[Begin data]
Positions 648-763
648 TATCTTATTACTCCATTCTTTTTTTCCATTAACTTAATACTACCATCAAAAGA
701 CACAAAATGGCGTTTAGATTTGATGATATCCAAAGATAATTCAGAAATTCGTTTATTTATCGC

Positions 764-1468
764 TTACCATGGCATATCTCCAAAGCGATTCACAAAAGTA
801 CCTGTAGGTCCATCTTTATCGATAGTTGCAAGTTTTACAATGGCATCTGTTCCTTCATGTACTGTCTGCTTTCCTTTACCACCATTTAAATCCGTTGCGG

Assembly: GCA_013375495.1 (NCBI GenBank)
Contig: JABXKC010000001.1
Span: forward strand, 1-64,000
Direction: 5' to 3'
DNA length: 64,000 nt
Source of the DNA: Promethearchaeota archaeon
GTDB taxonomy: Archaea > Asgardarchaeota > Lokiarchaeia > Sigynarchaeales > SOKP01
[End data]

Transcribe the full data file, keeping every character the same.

Positions 648-763
648 TATCTTATTACTCCATTCTTTTTTTCCATTAACTTAATACTACCATCAAAAGA
701 CACAAAATGGCGTTTAGATTTGATGATATCCAAAGATAATTCAGAAATTCGTTTATTTATCGC

Positions 764-1468
764 TTACCATGGCATATCTCCAAAGCGATTCACAAAAGTA
801 CCTGTAGGTCCATCTTTATCGATAGTTGCAAGTTTTACAATGGCATCTGTTCCTTCATGTACTGTCTGCTTTCCTTTACCACCATTTAAATCCGTTGCGG

Assembly: GCA_013375495.1 (NCBI GenBank)
Contig: JABXKC010000001.1
Span: forward strand, 1-64,000
Direction: 5' to 3'
DNA length: 64,000 nt
Source of the DNA: Promethearchaeota archaeon
GTDB taxonomy: Archaea > Asgardarchaeota > Lokiarchaeia > Sigynarchaeales > SOKP01